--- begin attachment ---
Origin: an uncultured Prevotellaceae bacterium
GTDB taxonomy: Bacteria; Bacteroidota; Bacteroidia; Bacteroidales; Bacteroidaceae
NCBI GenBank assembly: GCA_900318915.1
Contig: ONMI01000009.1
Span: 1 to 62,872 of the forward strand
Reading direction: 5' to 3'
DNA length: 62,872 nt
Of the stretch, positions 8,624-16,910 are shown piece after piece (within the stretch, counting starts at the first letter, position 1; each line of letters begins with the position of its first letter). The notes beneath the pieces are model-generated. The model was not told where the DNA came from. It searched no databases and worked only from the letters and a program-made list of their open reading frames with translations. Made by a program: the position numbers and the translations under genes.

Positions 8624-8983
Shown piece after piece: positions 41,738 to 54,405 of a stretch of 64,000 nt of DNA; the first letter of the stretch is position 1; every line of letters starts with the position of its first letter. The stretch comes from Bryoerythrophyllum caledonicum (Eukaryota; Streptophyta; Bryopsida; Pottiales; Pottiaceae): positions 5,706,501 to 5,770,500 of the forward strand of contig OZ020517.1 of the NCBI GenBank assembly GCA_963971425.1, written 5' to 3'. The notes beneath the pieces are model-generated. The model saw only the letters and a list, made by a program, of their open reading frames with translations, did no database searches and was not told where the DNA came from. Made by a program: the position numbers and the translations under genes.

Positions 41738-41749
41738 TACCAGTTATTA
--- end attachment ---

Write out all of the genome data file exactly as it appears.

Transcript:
Origin: an uncultured Prevotellaceae bacterium
GTDB taxonomy: Bacteria; Bacteroidota; Bacteroidia; Bacteroidales; Bacteroidaceae
NCBI GenBank assembly: GCA_900318915.1
Contig: ONMI01000009.1
Span: 1 to 62,872 of the forward strand
Reading direction: 5' to 3'
DNA length: 62,872 nt
Of the stretch, positions 8,624-16,910 are shown piece after piece (within the stretch, counting starts at the first letter, position 1; each line of letters begins with the position of its first letter). The notes beneath the pieces are model-generated. The model was not told where the DNA came from. It searched no databases and worked only from the letters and a program-made list of their open reading frames with translations. Made by a program: the position numbers and the translations under genes.

Positions 8624-8983
Shown piece after piece: positions 41,738 to 54,405 of a stretch of 64,000 nt of DNA; the first letter of the stretch is position 1; every line of letters starts with the position of its first letter. The stretch comes from Bryoerythrophyllum caledonicum (Eukaryota; Streptophyta; Bryopsida; Pottiales; Pottiaceae): positions 5,706,501 to 5,770,500 of the forward strand of contig OZ020517.1 of the NCBI GenBank assembly GCA_963971425.1, written 5' to 3'. The notes beneath the pieces are model-generated. The model saw only the letters and a list, made by a program, of their open reading frames with translations, did no database searches and was not told where the DNA came from. Made by a program: the position numbers and the translations under genes.

Positions 41738-41749
41738 TACCAGTTATTA